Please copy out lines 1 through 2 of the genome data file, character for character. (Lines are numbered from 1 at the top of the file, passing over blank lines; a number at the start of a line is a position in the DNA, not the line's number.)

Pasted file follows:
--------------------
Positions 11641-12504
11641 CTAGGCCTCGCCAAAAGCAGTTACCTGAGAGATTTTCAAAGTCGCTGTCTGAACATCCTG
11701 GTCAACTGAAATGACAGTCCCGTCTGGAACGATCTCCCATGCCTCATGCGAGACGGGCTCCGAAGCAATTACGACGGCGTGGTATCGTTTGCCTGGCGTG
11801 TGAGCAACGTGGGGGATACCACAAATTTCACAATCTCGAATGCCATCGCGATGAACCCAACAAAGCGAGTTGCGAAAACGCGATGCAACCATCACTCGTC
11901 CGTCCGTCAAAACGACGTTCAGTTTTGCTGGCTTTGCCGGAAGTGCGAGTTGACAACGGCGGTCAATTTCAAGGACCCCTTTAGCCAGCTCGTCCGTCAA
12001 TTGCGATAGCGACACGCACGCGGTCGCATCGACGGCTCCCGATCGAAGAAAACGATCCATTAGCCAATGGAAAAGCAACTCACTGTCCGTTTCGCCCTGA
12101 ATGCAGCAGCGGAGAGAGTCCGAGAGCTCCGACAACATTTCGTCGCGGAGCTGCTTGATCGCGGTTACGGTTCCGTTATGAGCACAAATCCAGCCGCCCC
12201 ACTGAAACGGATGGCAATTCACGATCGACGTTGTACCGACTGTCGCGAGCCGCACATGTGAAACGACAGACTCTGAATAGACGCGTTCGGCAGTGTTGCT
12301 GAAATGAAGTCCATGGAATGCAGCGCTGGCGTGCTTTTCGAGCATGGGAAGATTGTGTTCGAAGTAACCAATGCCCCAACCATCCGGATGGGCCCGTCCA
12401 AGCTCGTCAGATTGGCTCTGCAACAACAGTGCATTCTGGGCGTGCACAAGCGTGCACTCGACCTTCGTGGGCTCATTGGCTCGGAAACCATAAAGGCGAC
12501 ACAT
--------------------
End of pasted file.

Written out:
Positions 11641-12504
11641 CTAGGCCTCGCCAAAAGCAGTTACCTGAGAGATTTTCAAAGTCGCTGTCTGAACATCCTG